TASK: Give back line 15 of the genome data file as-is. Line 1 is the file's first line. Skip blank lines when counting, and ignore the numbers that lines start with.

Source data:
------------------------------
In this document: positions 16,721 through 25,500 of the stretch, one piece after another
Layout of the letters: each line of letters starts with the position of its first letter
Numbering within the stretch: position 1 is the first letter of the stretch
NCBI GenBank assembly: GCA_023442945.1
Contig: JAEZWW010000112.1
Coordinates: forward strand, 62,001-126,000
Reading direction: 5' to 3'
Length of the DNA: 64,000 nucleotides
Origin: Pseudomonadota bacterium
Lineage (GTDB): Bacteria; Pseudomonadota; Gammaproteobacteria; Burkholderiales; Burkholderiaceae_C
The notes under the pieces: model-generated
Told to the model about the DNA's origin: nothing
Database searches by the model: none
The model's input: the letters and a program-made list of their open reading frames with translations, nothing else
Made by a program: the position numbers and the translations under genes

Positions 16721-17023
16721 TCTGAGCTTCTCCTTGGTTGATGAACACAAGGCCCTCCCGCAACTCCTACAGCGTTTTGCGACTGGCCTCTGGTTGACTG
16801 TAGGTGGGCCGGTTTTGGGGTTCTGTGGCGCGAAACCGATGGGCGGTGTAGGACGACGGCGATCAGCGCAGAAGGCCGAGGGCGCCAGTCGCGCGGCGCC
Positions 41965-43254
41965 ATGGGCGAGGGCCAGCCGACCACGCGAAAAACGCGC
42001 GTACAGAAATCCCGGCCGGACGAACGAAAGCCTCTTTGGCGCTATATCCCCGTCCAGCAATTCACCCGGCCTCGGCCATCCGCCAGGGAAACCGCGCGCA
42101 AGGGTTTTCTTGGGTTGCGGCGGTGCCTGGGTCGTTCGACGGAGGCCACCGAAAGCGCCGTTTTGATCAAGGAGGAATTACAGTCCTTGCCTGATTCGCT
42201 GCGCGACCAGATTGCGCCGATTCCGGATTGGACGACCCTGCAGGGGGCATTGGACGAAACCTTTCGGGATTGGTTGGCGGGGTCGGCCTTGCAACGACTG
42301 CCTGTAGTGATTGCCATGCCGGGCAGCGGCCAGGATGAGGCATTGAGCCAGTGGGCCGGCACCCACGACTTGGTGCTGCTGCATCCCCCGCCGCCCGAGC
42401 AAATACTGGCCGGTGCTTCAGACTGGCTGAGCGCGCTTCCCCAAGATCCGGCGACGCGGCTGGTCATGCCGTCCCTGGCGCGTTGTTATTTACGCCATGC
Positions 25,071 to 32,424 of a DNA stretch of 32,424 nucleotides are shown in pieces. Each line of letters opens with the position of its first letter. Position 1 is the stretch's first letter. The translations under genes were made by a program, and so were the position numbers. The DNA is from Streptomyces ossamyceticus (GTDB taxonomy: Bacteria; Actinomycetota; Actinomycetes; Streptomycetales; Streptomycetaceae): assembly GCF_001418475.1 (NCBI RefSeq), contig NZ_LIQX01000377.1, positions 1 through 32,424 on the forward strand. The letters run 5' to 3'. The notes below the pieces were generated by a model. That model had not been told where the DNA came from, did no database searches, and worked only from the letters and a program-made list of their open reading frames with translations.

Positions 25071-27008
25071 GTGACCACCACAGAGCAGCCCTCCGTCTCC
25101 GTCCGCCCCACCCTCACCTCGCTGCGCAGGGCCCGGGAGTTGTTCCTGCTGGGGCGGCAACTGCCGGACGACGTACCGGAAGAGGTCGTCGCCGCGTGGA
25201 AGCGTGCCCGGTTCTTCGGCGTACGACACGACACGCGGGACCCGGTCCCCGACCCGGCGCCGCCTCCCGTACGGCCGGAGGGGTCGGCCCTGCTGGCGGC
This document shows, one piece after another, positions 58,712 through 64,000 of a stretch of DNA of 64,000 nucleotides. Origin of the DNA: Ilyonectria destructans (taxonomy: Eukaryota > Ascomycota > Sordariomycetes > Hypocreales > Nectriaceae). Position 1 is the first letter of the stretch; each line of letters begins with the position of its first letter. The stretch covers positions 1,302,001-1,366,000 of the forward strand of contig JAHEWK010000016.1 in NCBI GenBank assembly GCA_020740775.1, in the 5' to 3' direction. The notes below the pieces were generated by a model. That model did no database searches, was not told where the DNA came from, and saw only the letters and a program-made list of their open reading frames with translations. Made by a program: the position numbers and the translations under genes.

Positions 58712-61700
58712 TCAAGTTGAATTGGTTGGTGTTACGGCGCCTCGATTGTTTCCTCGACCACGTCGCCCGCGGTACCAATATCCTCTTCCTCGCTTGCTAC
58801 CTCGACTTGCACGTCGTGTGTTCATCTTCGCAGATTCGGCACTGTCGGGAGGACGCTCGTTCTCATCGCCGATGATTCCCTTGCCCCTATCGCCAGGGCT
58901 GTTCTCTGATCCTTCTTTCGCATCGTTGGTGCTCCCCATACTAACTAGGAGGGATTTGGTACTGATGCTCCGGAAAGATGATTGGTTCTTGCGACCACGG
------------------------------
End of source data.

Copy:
Made by a program: the position numbers and the translations under genes